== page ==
Politically Correct

It's been a while since we've had one of those deep discussions related to the works of L.M. Montgomery, and one just sort of formed in my fevered mind today while I was sick (cough, cough) at home. This stems from a comment I'v seen several places regarding "Rilla of Ingleside."

In "Rilla of Ingleside," do you think that the community of Glen St. Mary's opinion and general treatment of Mr. Pryor (aka Whiskers-On-The-Moon) is justified, or do you think that it is a very politically incorrect and somewhat small-minded?
4 Responses
  1. DylanLeeLo Says:

    In hindsight, it really is horrible... Really from what we know now, Mr.Pryor was practically a hero and the most morally correct of the bunch for being a pacifist and opposing the war which had little reasoning behind it. And all them calling him an h word just because he wouldn't support England's imperialism. But I admit, while I am reading that book, because of the perspective from which it was written, I tend to loathe Whiskers-on-the-Moon too and I also forget really why the war started and what it was all about. I guess that proves that were I in the Glen at the time I wouldn't have known any better either obviously. From what they all were told, he was quite likely a german spy. And so, I can't really blame them for their ignorance or anything, or for their fear of being called pacifists and treated equally if they did not support the war effort. And that is my two cents on that.


  2. Anonymous Says:

    I guess in a way it's kind of along the lines of people calling Walter a coward for not wanting to go and kill someone or see the ugliness of war.


  3. I know that history is always written by the victorious, but from what I've read, England's imperialism didn't exactly cause their entrance into the war. Germany's did, and France's did to some extent. The two countries were both bitter from the results of the Franco-German war in the 1870's. France wanted Alsace and Lorraine back. Because of alliances, everyone else had to join in. England went to the war because Germany violated Belgium's neutrality. Also, it was very likley that Germany wouldn't have stopped until they had all of Europe, including the British Isles. They were sort of an eleventh hour part of it, and were very reluctant to do so.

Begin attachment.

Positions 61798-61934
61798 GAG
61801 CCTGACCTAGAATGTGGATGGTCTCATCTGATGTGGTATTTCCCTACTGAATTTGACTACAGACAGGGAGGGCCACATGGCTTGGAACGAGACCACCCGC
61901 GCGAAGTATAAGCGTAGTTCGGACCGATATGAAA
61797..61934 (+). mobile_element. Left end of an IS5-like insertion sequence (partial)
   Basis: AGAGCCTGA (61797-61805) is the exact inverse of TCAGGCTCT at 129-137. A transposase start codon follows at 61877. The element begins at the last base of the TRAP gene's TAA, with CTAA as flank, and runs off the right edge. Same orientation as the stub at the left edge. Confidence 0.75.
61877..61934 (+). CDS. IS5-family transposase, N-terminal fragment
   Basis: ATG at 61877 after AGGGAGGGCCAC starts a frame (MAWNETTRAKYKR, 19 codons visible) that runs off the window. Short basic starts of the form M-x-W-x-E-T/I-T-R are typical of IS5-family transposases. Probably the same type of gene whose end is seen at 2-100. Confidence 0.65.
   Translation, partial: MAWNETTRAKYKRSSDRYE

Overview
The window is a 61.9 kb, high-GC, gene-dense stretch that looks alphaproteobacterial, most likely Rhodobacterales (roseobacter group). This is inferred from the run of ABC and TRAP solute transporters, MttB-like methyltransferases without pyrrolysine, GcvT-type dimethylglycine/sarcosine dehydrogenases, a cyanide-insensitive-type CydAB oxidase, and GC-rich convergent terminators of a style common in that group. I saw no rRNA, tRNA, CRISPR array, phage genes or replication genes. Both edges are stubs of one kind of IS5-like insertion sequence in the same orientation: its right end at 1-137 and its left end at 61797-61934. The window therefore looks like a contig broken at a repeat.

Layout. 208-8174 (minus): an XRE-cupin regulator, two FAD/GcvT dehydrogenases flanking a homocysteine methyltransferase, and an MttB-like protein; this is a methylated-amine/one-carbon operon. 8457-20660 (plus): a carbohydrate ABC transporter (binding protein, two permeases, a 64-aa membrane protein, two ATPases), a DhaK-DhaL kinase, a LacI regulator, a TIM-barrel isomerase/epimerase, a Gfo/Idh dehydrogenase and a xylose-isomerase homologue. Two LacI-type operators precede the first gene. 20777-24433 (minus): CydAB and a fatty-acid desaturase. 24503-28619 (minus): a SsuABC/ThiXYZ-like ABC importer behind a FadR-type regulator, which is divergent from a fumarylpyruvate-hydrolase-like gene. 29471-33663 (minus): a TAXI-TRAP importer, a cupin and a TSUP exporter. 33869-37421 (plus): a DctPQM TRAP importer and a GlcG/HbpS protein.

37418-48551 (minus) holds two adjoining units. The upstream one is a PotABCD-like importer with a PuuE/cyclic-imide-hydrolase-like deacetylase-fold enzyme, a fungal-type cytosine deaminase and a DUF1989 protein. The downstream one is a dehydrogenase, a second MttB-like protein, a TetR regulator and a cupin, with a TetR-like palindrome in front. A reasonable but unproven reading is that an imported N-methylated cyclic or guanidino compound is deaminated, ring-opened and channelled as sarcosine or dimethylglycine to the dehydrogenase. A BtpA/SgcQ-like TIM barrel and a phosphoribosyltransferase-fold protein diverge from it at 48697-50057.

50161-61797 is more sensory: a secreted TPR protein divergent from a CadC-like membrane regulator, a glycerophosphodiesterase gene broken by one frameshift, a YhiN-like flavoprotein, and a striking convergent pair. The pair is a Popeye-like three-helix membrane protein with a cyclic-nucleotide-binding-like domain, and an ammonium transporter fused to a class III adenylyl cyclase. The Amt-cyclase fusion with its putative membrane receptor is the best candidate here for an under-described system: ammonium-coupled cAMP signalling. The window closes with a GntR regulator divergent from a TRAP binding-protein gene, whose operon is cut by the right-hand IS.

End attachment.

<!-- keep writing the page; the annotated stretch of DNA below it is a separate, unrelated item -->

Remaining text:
I can understand someone not supporting the reasons of a war, but no matter what, Mr. Pryor should have (IMHO) supported the boys at least. These were young men who grew up before him, and they were dying for something that they believed in. They believed that they were going to the trenches to protect their home, and there is nothing wrong with wanting to protect what you love most.

    Should they have treated Mr. Pryor badly, no. Just as Gilbert said when Norman Douglas got after him in church, it was wrong, but somehow satisfying seeing as though they were sending off these boys to war. They didn't need discouragment then.


  4. r6144 Says:

    I agree with you all. For the most part I think Mr. Pryor was treated rather unfairly, but then it was 90 years ago and in a war. Besides, even in modern days it is quite easy for a lot of people to get blindly patriotic, at least here in China. Adrienne, your comments remind me of something in ruby's Cecilia story, "But it's my duty to go. Not going is like saying I'm worth more than all the other men who were willing." and emotionally I do feel Mr. Pryor should not be so unfeeling when the boys were abroad and getting killed, but maybe if everyone followed the pro-war people it would easily get out of control.